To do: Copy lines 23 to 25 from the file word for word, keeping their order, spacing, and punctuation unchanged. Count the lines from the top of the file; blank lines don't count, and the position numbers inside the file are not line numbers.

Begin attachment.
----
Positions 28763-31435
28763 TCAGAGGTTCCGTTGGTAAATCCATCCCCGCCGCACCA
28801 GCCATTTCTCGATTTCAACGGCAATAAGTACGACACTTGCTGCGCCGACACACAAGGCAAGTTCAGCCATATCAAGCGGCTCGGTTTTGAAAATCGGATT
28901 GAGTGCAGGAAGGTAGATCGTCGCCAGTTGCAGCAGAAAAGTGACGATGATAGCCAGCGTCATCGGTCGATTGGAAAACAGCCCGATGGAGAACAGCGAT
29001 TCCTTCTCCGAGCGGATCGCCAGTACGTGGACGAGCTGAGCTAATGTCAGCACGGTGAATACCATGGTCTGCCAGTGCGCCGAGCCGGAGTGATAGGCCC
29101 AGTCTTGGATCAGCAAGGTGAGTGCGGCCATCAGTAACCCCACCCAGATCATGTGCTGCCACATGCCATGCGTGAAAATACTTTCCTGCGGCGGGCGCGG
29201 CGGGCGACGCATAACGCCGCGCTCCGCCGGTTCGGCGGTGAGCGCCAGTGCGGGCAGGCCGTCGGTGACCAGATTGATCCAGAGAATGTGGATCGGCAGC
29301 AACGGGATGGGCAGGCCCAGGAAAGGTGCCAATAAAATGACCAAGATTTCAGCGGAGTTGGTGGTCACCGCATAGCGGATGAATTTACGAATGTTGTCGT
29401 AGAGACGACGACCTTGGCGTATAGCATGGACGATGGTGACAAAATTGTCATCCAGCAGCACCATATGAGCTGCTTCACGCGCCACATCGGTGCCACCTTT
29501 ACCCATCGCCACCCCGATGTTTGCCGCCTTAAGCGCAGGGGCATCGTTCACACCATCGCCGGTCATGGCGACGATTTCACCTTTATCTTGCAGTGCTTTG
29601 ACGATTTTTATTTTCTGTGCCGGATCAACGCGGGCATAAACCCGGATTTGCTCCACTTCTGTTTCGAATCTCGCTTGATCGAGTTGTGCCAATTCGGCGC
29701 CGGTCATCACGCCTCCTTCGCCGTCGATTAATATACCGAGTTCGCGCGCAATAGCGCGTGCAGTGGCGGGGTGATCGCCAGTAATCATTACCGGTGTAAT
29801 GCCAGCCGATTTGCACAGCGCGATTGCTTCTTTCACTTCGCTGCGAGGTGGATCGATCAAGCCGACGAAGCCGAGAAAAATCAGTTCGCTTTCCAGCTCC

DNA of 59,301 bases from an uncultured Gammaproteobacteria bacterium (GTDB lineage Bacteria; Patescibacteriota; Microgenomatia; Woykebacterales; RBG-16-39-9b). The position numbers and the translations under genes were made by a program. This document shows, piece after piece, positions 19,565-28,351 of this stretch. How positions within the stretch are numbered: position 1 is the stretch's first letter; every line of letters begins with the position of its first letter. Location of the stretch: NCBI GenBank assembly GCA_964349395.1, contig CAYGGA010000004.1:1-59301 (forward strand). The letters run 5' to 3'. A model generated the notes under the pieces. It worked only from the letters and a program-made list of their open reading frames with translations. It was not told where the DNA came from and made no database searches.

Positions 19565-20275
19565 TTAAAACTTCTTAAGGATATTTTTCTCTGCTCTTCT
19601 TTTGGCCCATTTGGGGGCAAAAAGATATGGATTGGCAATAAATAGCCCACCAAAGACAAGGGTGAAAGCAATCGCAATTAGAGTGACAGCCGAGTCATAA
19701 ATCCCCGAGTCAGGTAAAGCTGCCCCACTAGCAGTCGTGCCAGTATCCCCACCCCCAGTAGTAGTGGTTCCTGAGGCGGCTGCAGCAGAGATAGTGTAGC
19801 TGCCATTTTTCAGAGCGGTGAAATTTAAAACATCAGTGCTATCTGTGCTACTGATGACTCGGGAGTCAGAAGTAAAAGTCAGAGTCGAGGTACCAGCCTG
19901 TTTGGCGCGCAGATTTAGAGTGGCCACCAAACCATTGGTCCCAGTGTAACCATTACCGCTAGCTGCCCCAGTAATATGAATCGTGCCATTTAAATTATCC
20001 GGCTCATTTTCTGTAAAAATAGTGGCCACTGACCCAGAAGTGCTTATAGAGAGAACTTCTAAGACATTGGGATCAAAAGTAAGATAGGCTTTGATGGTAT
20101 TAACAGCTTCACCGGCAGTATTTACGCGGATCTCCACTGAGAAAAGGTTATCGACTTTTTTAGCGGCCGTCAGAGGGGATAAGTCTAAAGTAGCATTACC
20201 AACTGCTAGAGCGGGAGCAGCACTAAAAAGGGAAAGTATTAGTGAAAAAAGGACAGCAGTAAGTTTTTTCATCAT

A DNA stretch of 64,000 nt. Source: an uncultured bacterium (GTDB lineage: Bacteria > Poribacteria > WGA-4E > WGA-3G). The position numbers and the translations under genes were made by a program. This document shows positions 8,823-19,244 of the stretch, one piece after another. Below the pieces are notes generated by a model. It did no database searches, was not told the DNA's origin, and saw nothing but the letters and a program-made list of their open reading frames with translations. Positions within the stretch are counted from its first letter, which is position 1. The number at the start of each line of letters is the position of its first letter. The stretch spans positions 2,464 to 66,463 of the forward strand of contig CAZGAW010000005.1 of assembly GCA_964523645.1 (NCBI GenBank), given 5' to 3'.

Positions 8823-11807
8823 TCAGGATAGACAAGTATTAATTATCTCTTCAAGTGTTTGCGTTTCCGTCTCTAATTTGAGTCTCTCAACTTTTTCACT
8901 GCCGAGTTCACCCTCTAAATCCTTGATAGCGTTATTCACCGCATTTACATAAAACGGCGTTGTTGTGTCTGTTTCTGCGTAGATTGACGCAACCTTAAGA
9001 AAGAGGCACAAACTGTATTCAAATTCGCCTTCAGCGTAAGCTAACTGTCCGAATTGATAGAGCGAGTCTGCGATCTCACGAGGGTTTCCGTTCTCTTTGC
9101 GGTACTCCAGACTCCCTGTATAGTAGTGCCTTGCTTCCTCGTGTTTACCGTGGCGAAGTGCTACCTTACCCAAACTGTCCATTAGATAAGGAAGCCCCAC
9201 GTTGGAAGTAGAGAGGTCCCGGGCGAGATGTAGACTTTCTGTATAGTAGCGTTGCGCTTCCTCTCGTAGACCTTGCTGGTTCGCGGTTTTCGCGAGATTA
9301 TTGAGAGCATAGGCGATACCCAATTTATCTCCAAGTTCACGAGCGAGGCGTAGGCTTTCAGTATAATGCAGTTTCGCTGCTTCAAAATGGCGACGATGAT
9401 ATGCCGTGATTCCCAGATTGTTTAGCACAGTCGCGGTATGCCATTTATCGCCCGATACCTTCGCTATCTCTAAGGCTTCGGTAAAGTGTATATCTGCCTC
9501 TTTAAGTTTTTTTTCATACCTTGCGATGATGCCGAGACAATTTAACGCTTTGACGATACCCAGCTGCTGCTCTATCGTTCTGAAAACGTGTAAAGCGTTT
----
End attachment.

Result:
20201 AACTGCTAGAGCGGGAGCAGCACTAAAAAGGGAAAGTATTAGTGAAAAAAGGACAGCAGTAAGTTTTTTCATCAT

A DNA stretch of 64,000 nt. Source: an uncultured bacterium (GTDB lineage: Bacteria > Poribacteria > WGA-4E > WGA-3G). The position numbers and the translations under genes were made by a program. This document shows positions 8,823-19,244 of the stretch, one piece after another. Below the pieces are notes generated by a model. It did no database searches, was not told the DNA's origin, and saw nothing but the letters and a program-made list of their open reading frames with translations. Positions within the stretch are counted from its first letter, which is position 1. The number at the start of each line of letters is the position of its first letter. The stretch spans positions 2,464 to 66,463 of the forward strand of contig CAZGAW010000005.1 of assembly GCA_964523645.1 (NCBI GenBank), given 5' to 3'.

Positions 8823-11807